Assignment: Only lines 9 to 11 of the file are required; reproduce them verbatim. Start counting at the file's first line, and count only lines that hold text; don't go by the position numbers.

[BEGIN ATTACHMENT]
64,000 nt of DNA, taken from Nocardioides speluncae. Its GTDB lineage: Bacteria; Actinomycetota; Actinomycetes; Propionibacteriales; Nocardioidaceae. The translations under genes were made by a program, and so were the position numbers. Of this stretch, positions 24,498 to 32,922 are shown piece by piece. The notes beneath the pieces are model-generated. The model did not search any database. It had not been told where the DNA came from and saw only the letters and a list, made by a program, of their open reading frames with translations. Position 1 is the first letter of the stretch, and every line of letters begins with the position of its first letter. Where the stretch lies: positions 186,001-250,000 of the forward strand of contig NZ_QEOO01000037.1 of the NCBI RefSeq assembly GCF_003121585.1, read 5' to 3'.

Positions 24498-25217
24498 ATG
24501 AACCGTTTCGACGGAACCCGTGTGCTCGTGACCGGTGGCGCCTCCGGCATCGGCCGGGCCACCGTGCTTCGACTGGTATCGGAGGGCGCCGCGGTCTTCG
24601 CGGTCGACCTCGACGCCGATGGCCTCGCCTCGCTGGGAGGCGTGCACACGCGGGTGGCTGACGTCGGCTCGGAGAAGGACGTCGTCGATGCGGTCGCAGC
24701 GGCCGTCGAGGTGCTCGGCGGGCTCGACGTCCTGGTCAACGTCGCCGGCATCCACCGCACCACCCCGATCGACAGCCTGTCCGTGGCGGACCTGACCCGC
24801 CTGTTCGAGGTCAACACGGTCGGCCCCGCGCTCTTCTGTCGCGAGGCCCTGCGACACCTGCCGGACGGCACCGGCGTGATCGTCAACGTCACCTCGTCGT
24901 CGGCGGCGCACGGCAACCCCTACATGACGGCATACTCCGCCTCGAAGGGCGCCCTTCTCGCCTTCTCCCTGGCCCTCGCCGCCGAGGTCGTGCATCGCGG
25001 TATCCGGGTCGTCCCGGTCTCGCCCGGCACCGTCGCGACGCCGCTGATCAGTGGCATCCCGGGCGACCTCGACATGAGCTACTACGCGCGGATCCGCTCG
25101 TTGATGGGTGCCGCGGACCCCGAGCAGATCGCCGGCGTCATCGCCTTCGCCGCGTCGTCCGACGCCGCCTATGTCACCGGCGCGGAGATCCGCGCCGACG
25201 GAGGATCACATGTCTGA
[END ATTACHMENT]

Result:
25001 TATCCGGGTCGTCCCGGTCTCGCCCGGCACCGTCGCGACGCCGCTGATCAGTGGCATCCCGGGCGACCTCGACATGAGCTACTACGCGCGGATCCGCTCG
25101 TTGATGGGTGCCGCGGACCCCGAGCAGATCGCCGGCGTCATCGCCTTCGCCGCGTCGTCCGACGCCGCCTATGTCACCGGCGCGGAGATCCGCGCCGACG
25201 GAGGATCACATGTCTGA